Re: Tearing down DMA transfer setup after DMA client has finished

From: Måns Rullgård
Date: Fri Nov 25 2016 - 08:50:52 EST

Russell King - ARM Linux <linux@xxxxxxxxxxxxxxx> writes:

> On Fri, Nov 25, 2016 at 01:07:05PM +0000, Måns Rullgård wrote:
>> Russell King - ARM Linux <linux@xxxxxxxxxxxxxxx> writes:
>> > On Fri, Nov 25, 2016 at 10:25:49AM +0530, Vinod Koul wrote:
>> >> Looking at thread and discussion now, first thinking would be to ensure
>> >> the transaction is completed properly and then isr fired. You may need
>> >> to talk to your HW designers to find a way for that. It is quite common
>> >> that DMA controllers will fire and complete whereas the transaction is
>> >> still in flight.
>> >>
>> >> If that is not doable, then since you claim this is custom part which
>> >> other vendors wont use (hope we are wrong down the line), then we can
>> >> have a custom api,
>> >>
>> >> foo_sbox_configure(bool enable, ...);
>> >>
>> >> This can be invoked from NFC driver when required for configuration and
>> >> teardown. For very specific cases where people need some specific
>> >> configuration we do allow custom APIs.
>> >>
>> >> Only problem with that would be it wont be a generic solution and you
>> >> seem to be fine with that.
>> >
>> > Isn't this just the same problem as PL08x or any other system which
>> > has multiple requests from devices, but only a limited number of
>> > hardware channels - so you have to route the request signals to the
>> > appropriate hardware channels according to the requests queued up?
>> >
>> > If so, no new "custom" APIs are required, it's already able to be
>> > solved within the DMA engine drivers...
>> That isn't the problem. The multiplexing of many devices on a limited
>> number of hardware channels is working fine. The problem is that (some)
>> client devices need the routing to remain for some time after the dma
>> interrupt signals completion. I'd characterise this hardware as broken,
>> but there's nothing we can do about that.
>> The fix has to provide some way for the dma driver to delay reusing a
>> hardware channel until the client device indicates completion. If only
>> a short delay (a few bus cycles) is needed, it is probably acceptable to
>> rework the driver such that the descriptor completion callback can do
>> the necessary waiting (e.g. by busy-polling a device status register).
>> If the delay can be longer, some other method needs to be devised.
> What I understood from the original mail is:
> | The problem is that the DMA driver tears down the sbox setup
> | as soon as it receives the IRQ. However, when writing to the
> | device, the interrupt only means "I have pushed all data from
> | memory to the memory channel". These data have not reached
> | the device yet, and may still be "in flight". Thus the sbox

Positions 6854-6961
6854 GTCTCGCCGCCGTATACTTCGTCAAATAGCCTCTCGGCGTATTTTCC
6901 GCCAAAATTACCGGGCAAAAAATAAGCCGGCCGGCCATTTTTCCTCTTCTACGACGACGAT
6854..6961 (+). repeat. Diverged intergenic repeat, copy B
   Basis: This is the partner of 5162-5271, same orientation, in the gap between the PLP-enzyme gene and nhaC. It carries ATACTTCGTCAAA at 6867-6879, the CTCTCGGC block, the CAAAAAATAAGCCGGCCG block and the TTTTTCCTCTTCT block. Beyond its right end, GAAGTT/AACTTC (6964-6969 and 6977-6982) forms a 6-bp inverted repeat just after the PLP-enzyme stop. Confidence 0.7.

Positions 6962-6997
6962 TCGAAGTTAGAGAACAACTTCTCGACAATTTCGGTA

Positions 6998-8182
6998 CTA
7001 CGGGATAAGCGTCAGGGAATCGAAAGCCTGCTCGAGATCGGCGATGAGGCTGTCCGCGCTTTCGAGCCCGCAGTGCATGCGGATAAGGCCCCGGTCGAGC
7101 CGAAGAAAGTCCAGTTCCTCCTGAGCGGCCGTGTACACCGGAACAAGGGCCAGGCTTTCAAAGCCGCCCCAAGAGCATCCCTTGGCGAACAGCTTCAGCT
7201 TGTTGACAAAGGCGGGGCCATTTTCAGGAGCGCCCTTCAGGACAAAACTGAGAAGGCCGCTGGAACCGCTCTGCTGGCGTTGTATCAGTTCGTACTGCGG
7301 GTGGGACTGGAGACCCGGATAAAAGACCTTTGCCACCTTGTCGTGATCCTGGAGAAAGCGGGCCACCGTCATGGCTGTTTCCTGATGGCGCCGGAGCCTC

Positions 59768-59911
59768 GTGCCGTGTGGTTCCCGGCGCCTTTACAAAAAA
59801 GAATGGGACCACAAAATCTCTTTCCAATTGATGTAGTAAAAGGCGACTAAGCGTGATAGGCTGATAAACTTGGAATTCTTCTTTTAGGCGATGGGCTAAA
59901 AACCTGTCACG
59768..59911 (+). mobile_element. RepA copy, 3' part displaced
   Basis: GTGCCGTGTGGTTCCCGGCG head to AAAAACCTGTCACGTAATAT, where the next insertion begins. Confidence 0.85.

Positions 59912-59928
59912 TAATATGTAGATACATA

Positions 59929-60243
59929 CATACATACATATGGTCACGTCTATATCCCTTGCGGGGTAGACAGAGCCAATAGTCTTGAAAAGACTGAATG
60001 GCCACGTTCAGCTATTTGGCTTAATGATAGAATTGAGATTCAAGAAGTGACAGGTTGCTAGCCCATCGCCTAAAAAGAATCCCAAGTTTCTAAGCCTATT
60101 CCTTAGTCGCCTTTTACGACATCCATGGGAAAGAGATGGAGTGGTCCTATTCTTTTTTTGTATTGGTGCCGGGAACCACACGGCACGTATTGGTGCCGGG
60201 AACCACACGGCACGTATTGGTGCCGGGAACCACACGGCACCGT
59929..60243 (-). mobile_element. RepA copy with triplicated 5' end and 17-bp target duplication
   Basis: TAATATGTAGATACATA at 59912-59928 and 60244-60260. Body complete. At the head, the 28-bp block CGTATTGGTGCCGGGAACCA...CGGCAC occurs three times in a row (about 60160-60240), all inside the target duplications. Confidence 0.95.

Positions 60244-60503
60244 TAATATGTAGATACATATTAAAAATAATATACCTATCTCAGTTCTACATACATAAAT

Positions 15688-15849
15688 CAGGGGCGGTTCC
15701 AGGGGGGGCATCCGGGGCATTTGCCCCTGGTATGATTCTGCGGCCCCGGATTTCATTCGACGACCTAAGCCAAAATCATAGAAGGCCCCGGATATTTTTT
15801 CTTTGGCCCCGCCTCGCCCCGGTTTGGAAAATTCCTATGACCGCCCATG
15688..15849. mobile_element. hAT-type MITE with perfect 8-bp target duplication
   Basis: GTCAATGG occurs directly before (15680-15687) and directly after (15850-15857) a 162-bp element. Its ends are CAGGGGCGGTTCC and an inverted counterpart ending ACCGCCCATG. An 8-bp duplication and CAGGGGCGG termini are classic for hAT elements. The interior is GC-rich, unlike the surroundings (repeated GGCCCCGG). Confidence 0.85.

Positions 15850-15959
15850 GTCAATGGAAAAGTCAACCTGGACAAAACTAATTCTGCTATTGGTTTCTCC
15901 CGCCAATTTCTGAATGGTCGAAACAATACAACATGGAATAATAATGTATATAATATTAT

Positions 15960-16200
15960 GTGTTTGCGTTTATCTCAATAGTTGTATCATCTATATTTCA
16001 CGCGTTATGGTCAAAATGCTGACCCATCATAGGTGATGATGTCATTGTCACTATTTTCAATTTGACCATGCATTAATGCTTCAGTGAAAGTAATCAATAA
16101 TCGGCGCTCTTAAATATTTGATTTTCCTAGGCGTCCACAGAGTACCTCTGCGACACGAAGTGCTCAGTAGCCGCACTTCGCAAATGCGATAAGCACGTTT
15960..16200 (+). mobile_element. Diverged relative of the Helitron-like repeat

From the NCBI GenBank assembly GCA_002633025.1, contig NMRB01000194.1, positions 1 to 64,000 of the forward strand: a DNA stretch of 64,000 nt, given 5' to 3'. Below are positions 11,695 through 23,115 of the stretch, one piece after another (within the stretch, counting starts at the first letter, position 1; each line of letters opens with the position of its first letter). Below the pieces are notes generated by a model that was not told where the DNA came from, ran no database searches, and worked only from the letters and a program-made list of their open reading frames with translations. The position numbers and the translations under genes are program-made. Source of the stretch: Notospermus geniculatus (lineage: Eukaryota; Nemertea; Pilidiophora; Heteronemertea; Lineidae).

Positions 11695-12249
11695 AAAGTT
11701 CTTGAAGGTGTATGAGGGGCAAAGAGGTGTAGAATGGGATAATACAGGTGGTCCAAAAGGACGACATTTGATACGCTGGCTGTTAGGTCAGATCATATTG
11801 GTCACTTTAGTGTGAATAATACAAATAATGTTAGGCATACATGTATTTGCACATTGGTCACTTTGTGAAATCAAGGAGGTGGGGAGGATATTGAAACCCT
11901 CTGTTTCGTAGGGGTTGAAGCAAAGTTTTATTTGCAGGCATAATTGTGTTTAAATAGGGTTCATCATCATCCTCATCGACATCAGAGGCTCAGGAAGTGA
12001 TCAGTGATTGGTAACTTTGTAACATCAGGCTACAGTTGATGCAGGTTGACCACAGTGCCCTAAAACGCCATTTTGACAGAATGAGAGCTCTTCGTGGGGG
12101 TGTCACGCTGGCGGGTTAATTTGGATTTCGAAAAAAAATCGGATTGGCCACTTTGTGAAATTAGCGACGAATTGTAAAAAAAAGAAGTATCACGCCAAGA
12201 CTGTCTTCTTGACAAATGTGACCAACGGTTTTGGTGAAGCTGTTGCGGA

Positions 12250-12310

> | setup can only be torn down after the NFC is idle.
> The interrupt comes in after it's read the the last data from memory,
> but the data is still sitting in the engine's buffers and has not yet
> been passed to the device.
> It sounds like the DMA engine buffers the data on its way to the device,
> and it's not clear from the description whether that is done in
> response to a request from the device or whether the data is prefetched.
> IOW, what the lifetime of the data in the dma engine is.

It's not clear from the information I have exactly when the interrupt
fires, only that it appears to be somewhat too early.

> It seems odd that the DMA engine provides no way to know whether the
> channel still contains data that is in-flight to the device, whether
> by interrupt (from the descriptions the IRQ is way too early) or by
> polling some status register within the DMA engine itself.
> If the delay is predictable, why not use a delayed workqueue or a
> hrtimer to wait a period after the IRQ before completing the DMA
> transaction? If it's not predictable and you haven't some status
> register in the DMA engine hardware that indicates whether there's
> remaining data, then the design really is screwed up, and I don't
> think there's a reasonable solution to the problem - anything
> would be a horrid hack that would be specific to this SoC.

This would hardly be the first screwed up hardware design. There is a
completion indicator, just not in the dma engine. For some idiotic
reason, the designers put this responsibility on the client devices and
their respective drivers.

> It would be unfair to augment the API and add the burden on everyone
> for the new API when 99.999% of the world doesn't require it.

I don't think making this particular dma driver wait for the descriptor
callback to return before reusing a channel quite amounts to a horrid
hack. It certainly wouldn't burden anyone other than the poor drivers
for devices connected to it, all of which are specific to Sigma AFAIK.

Måns Rullgård